How To Choose The Healthiest Gluten-Free Bread

What to look for on the label!

gluten-free bread
Image: iStock

Sarah King is an Accredited Exercise Physiologist, Personal Trainer and Health Coach whose passion lies in helping women find balance with food, mood, hormones and fitness. Her holistic approach to health is a product of her university background and her own personal health journey having gone through recovery from an eating disorder, losing and finally regaining her period after 10 years, and overcoming chronic pain.
She believes in moving your body for joy, eating for health and pleasure, and integrating sustainable lifestyle practices into your day to achieve optimum wellbeing. For more info check out www.skactive.com.au


With SO many gluten-free bread options available on the market now, it’s hard to know which one to choose. Here’s the lowdown on what ingredients to look out for and why, plus my personal favourite brands.

1. Check the ingredients list for gluten-free wholegrains

The first thing you should do when assessing a gluten-free bread is flip over to the nutritional panel and assess the ingredients. Do the first three ingredients include gluten-free whole grains such as brown rice, quinoa, buckwheat, sorghum, amaranth, or teff? Or are they made with refined starches and flours such as potato, tapioca or arrowroot?

Why is this important? Most people assume that gluten-free bread is simply healthier, but it’s actually not (P.S. it’s really only meant for people who have celiac disease or a diagnosed food intolerance). One factor that gluten-free bread often lacks is fibre. This is due to the use of processed starches and refined gluten-free flours that aim to give the gluten-free bread a light fluffy texture. By ensuring your gluten-free bread is made from predominantly wholegrains, you’ll get a good dose of fibre, and stay satiated for longer as wholegrains take longer to break down in the body compared to refined flours.

gluten-free bread
Image: iStock

2. Look out for additives and opt for a shorter ingredients list

Does the ingredient list resemble a science experiment with all the di-, oxy-, and hydrogenated foods or is it filled with foods your grandmother would recognise? Gluten-free bread is a processed food, there’s no way around that. However, you CAN find breads based on simple ingredients, and in my opinion, the shorter the ingredients list the better! Your digestion will be a lot smoother when your body doesn’t have to break down weird things that your grandparents could probably only find in a science lab.

3. Is it soaked?

Before they bake the bread, do the manufacturers soak and potentially ferment their ingredients? This not only gives the bread a bit of bite (similar to that delicious tangy flavour in sourdough bread) but also improves the digestibility factor and your body’s ability to absorb key nutrients by breaking down the phytates that coat all wholegrains.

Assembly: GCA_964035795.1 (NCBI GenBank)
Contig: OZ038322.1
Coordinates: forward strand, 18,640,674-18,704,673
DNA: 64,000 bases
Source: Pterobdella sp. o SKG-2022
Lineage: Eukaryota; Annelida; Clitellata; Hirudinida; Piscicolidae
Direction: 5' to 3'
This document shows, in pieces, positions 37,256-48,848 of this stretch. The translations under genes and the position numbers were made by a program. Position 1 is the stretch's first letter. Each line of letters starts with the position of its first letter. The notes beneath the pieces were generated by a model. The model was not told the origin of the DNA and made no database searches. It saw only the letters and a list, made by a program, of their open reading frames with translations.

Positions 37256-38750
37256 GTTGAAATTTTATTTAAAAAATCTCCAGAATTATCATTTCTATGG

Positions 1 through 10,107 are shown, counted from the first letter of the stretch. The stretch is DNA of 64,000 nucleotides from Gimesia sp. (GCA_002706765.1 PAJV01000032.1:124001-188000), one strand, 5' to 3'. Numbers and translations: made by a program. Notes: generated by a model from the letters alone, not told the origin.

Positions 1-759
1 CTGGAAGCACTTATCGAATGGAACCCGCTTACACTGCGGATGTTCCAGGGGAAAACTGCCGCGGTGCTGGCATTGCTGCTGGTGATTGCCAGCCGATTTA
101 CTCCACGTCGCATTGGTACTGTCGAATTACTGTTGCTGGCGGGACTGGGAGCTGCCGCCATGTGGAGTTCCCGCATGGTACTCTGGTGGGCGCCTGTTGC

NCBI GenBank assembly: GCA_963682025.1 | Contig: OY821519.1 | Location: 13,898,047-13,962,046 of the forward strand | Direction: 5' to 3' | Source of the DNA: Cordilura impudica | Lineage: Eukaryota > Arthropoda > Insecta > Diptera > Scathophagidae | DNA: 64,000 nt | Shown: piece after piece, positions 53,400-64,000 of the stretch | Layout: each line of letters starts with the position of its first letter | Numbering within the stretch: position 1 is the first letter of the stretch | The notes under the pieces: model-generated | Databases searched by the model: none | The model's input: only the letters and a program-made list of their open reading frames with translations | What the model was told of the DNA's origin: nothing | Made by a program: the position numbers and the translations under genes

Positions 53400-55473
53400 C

4. Is it seedy?

Does the bread have any healthy extras like nuts, or seeds such as almonds, chia seeds, flaxseeds, sunflower or sesame seeds? This will add a good dose of healthy fats and protein to keep you feeling fuller for longer and promote absorption of fat-soluble vitamins and minerals from fruits and vegetables eaten within the same meal.

Most of the things I’ve listed above aren’t sold in your average supermarket gluten-free bread, so today I’m sharing with you three of my favourite brands with links so you can get your hands on a loaf.

My favourite gluten-free breads:

1. Spring Wholefoods Pumpkin & Turmeric Loaf

gluten-free bread

This is by far my favourite loaf for any savoury meal. It’s dense, delicious and incredibly nutritious as the wholegrains, veggies, legumes and seeds are soaked, fermented and activated before they’re baked. At $15 a loaf, it seems a little expensive, but you only need a small slice to feel satisfied. I slice mine and put it in the freezer to toast for brekkie with soft boiled eggs, avo and sautéed greens.

Cost: $15 per loaf

For more info and to find a stockist near you click here.

2. Naturis Organic Buckwheat Bread

gluten-free bread

The ingredients list couldn’t be simpler: Organic buckwheat meal, Organic whole buckwheat kernels, Organic rice flour, Organic buckwheat leaven, organic sunflower oil, sea salt and purified water. It’s got a lovely tangy taste and is the perfect accompaniment to a big bowl of soup. Best toasted and topped with a little butter or coconut oil.

Cost: $7.50 per loaf

For more info and to find a stockist near you click here.

3. Nonie’s Gluten Free Bread

gluten-free bread

The next two breads don’t tick ALL the health boxes, but they get pretty close! Nonie’s is by far the best tasting gluten free bread I’ve found and has the ultimate crunch factor when toasted without turning into a hockey puck. Her seedy brown bread and the charcoal/quinoa loaf are my personal favourites. Pick your favourite sweet or savoury toast topper and enjoy every single bite.

Cost: $18 – $19 per loaf

For more info and to find a stockist near you click here.

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